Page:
Anyway, there is no traditional gift for a 34th anniversary, you know, because 34 is a really arbitrary number, but in modernity, the gift associated with the 34th anniversary is opal.

Congrats Mom and Dad!

Lesson #133: How to Behave at the Western Wall

I had been warned, by an old friend who happens to be a Jew, that I should be prepared to tour the Old City in long pants and sleeves that covered my elbows. For the sake of modesty, he told me, especially since I was going to be visiting the Western Wall, which is THE most sacred place in modern Judaism. I had been prepared for that aspect since my friend in Jerusalem is, for all her being a graduate of our college, more on the conservative end of Judaism than not, especially as regards her dress.

I was, therefore, unprepared to see tourists in short skirts and tank tops. There is actually a security gate through which you must pass where all your stuff gets x-rayed and you are sent through a metal detector — which happens pretty much every time you go anywhere where there are large numbers of people in an enclosed space — where there’s a sign posted with the basic rules of attendance. I find that somewhat odd. One would think that anyone making the effort to go somewhere that’s particularly holy, said people would know how to behave, whether or not they subscribe to that religion or not. I’m no more likely to play football at the Western Wall than I am to do it in a cathedral somewhere.

Anyway, where I was really going with this was that I learned that when you are finished with your prayers (or in my case, delivering a message to the wall for the aforementioned old friend), you’re supposed to back away from it. It’s something you catch quickly from observation and then just repeat. Once we had backed ourselves up, I asked my friend why that’s the approach and the answer is actually quite simple. You back away because you’re not supposed to turn your back on God.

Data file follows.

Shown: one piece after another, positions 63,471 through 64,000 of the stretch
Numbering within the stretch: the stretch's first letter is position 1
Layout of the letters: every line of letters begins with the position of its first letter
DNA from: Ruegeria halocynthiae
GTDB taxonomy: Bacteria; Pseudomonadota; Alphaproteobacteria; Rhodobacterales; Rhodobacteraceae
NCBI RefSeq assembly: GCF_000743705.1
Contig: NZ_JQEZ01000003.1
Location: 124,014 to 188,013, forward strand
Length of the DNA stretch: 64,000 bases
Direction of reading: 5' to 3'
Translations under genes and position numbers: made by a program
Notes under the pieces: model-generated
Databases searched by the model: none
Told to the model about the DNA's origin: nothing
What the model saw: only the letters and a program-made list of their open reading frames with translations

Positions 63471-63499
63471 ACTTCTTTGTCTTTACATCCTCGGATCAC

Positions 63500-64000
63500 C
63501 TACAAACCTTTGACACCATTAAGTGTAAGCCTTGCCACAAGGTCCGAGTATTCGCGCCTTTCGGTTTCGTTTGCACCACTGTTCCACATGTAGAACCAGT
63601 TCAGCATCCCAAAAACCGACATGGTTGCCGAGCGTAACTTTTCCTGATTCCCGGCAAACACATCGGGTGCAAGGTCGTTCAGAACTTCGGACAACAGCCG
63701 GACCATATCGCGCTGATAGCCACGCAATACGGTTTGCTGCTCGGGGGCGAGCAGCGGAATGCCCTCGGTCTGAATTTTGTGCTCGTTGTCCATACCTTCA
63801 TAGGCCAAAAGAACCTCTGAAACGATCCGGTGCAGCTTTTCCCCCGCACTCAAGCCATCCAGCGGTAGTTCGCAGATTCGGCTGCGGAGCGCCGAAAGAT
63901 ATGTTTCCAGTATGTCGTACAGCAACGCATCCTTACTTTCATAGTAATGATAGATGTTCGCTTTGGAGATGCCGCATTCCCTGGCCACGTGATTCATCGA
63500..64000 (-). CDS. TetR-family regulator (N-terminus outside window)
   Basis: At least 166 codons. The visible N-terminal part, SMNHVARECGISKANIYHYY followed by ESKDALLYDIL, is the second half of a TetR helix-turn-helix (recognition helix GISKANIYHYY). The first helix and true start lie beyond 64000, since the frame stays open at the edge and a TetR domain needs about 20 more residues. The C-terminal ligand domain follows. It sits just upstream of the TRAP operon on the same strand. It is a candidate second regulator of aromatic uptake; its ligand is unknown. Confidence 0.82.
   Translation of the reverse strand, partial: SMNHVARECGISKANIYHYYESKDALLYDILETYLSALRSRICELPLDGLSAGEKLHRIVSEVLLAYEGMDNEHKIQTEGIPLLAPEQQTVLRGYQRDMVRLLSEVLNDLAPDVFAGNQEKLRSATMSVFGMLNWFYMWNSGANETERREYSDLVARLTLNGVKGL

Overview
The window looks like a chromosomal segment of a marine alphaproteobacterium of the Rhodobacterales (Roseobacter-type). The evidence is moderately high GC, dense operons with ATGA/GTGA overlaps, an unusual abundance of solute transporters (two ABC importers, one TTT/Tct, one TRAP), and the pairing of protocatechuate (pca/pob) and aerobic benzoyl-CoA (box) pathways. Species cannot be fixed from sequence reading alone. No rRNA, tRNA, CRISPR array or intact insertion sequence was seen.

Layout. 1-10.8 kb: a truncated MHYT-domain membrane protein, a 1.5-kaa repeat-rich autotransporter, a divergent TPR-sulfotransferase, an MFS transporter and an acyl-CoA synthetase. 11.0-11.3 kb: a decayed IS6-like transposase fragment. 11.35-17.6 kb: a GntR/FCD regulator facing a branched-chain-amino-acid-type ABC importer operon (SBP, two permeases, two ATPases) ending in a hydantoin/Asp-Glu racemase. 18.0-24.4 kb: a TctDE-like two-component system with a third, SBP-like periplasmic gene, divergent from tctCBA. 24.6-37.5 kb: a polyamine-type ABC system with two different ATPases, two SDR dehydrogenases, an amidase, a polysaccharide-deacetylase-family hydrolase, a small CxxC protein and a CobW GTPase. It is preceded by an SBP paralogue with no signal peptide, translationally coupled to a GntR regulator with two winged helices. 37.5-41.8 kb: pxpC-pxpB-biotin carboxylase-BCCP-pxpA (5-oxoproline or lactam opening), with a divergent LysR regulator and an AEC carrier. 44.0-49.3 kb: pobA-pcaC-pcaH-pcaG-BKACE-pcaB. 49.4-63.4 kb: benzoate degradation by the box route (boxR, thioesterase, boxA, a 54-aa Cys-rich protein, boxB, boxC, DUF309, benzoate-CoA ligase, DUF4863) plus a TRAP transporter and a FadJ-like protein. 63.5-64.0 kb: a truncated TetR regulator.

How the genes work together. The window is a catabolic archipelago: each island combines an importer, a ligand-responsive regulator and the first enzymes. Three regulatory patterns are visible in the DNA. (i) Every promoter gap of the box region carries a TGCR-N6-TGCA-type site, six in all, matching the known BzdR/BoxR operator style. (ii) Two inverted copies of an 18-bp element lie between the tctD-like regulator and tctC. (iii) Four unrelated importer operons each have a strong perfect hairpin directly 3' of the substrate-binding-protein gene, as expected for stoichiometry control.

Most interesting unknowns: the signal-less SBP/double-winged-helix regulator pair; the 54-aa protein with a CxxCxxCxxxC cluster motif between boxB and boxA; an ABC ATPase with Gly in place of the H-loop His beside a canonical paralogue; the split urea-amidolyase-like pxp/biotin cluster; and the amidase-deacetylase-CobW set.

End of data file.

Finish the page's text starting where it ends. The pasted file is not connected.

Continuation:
Lesson #114: Crossing One’s Fingers

I was talking to one of my Swedish friends today and the subject of crossing fingers came up. He said that the only thing it means in Sweden is broken promises…the way we used it when we were kids at school. It doesn’t mean to wish for something.

According to various websites that are in no way reputable sources, the tradition of crossing one’s fingers comes from the European, pre-Christian belief that benign spirits lived at the intersection of the two parts of the cross. Therefore wishing on a cross was a way of holding the wish until it came true. Originally, this wishing required two people crossing index fingers to form the cross, but over time the tradition has evolved to the way we know today of wrapping the index finger around the middle finger.* Or, apparently, the middle finger over the index finger, but to me that just looks weird.